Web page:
Research team at the University of Tübingen studies teeth for indications of difficult phases in the early years of life several tens of thousands of years ago.

Although the children of Neanderthals, who lived until around 40,000 years ago, and those of modern humans of the Upper Paleolithic Age 50,000 to 12,000 years ago were probably subjected to comparable stresses, systemic stress peaked at different stages of development. Research into their teeth has revealed that enamel growth reflects stress phases caused by issues such as disease and malnutrition during the early years of life. The study was carried out by Laura Limmer, Dr. Sireen El Zaatari and Professor Katerina Harvati from the Institute for Archaeological Sciences at the University of Tübingen and international colleagues. The researchers hypothesize that modern humans may have had better strategies than the Neanderthals to minimize the stresses for their children during difficult stages of development. Their study has been published in Scientific Reports.

The Paleoanthropologists studied 867 teeth, including 423 from 74 individual Neanderthals and 444 from 102 individual modern humans from the Upper Paleolithic. The teeth were discovered at 56 different archeological sites in western Eurasia. Both milk teeth and permanent teeth are formed in childhood. “If children experience infections or other diseases or the food supply is poor, growth disruptions can manifest in dental enamel. Since teeth do not remodel, we can also identify such defects in the teeth of adults,” explains Sireen El Zaatari. The regularity of dental enamel formation enables associating such occurrences with specific childhood development stages.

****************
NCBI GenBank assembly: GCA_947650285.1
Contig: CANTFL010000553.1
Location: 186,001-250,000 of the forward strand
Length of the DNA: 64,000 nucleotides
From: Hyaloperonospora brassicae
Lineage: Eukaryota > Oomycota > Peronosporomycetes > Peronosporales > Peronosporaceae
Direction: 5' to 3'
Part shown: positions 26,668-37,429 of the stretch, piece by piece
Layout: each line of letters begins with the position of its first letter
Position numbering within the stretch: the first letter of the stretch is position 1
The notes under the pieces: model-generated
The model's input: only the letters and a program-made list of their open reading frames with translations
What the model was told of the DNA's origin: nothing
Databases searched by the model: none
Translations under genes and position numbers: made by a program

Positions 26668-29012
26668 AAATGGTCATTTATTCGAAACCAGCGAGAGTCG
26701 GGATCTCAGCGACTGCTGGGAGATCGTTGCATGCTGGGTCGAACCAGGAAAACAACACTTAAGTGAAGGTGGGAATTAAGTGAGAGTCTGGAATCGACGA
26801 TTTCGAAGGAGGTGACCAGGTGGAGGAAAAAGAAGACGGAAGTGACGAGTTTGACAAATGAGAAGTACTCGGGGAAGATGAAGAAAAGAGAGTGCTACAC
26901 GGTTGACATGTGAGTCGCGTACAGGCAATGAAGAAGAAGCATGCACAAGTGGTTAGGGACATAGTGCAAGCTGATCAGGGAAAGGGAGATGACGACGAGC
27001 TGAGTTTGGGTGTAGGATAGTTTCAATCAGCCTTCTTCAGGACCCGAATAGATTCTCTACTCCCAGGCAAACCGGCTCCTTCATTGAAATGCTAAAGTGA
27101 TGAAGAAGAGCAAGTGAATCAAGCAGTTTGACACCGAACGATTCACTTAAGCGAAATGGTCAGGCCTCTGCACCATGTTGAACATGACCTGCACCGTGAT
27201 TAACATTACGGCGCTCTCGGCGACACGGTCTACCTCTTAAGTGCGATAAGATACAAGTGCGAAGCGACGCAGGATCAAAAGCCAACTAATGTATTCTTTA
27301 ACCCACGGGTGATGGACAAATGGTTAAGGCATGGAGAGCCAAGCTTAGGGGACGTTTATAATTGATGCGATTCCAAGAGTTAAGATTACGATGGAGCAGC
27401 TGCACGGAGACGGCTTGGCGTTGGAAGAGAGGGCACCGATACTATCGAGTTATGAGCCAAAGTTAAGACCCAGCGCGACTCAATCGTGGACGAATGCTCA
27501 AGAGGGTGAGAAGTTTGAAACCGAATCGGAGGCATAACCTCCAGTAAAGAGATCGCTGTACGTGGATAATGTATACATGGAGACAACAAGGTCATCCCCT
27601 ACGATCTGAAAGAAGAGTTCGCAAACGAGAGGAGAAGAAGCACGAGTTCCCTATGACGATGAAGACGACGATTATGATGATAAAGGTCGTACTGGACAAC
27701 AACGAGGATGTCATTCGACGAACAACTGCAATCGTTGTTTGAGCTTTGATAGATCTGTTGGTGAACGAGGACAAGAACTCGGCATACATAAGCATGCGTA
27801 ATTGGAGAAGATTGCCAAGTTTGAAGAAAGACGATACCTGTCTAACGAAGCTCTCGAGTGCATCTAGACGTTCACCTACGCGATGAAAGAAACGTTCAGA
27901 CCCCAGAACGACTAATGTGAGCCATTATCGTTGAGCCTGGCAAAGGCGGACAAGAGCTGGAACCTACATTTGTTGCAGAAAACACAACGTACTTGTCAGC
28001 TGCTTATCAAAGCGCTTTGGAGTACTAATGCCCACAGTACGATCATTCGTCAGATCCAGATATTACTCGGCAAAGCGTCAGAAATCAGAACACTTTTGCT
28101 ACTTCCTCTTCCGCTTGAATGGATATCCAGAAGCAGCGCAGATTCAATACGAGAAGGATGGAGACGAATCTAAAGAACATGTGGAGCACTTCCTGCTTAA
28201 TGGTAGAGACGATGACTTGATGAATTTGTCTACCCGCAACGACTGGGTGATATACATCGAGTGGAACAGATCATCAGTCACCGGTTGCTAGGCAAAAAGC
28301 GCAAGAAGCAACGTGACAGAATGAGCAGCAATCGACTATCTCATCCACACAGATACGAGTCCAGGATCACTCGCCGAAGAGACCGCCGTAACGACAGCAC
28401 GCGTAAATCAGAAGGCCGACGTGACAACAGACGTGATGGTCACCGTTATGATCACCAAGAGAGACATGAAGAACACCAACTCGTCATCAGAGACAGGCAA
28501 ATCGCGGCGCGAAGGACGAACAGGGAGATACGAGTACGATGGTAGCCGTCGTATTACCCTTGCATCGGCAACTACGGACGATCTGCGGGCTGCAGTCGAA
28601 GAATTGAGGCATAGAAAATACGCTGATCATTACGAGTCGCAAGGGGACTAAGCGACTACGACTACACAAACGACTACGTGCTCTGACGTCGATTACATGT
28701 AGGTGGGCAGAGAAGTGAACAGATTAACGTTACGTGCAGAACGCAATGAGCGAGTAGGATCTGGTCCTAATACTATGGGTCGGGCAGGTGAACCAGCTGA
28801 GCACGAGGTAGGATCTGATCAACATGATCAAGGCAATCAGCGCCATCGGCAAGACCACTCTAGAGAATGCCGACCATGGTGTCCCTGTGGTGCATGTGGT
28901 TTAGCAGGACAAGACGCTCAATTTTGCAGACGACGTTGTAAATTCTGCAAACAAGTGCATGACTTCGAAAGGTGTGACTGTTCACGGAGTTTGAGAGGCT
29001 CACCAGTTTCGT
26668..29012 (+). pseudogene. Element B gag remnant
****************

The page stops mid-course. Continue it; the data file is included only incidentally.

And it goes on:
Possible strategies

As a whole, the researchers found that the Neanderthals and modern humans from the Upper Paleolithic Age were subjected to comparable stresses in their early childhood. “We did however observe differences in the distribution of the dental enamel defects over the development stages: in modern humans, enamel defects were more likely to occur within the timeframe when the children were being weaned,” says Limmer. By comparison, although there were also increased enamel defects at the assumed time of weaning in the Neanderthal children, the peak physical stress occurred at a later development stage.

The researchers assume that children of the Paleolithic Age were subjected to great stress from weaning because an increased demand for energy during growth coincided with the increased risk of malnourishment. “It’s possible that modern humans gained an advantage over the Neanderthals through supporting their children better in this difficult phase, for instance by protecting the children for longer and a better supply of food,” says El Zaatari. This behavior may have been a contributing factor in modern humans surviving until today, while the Neanderthals died out. “It’s often stated that Neanderthals lived in an especially harsh climate with low temperatures and that this led to them perishing. Yet for a certain period Neanderthals and modern humans were subjected to the same climatic conditions, therefore we are researching other explanations.”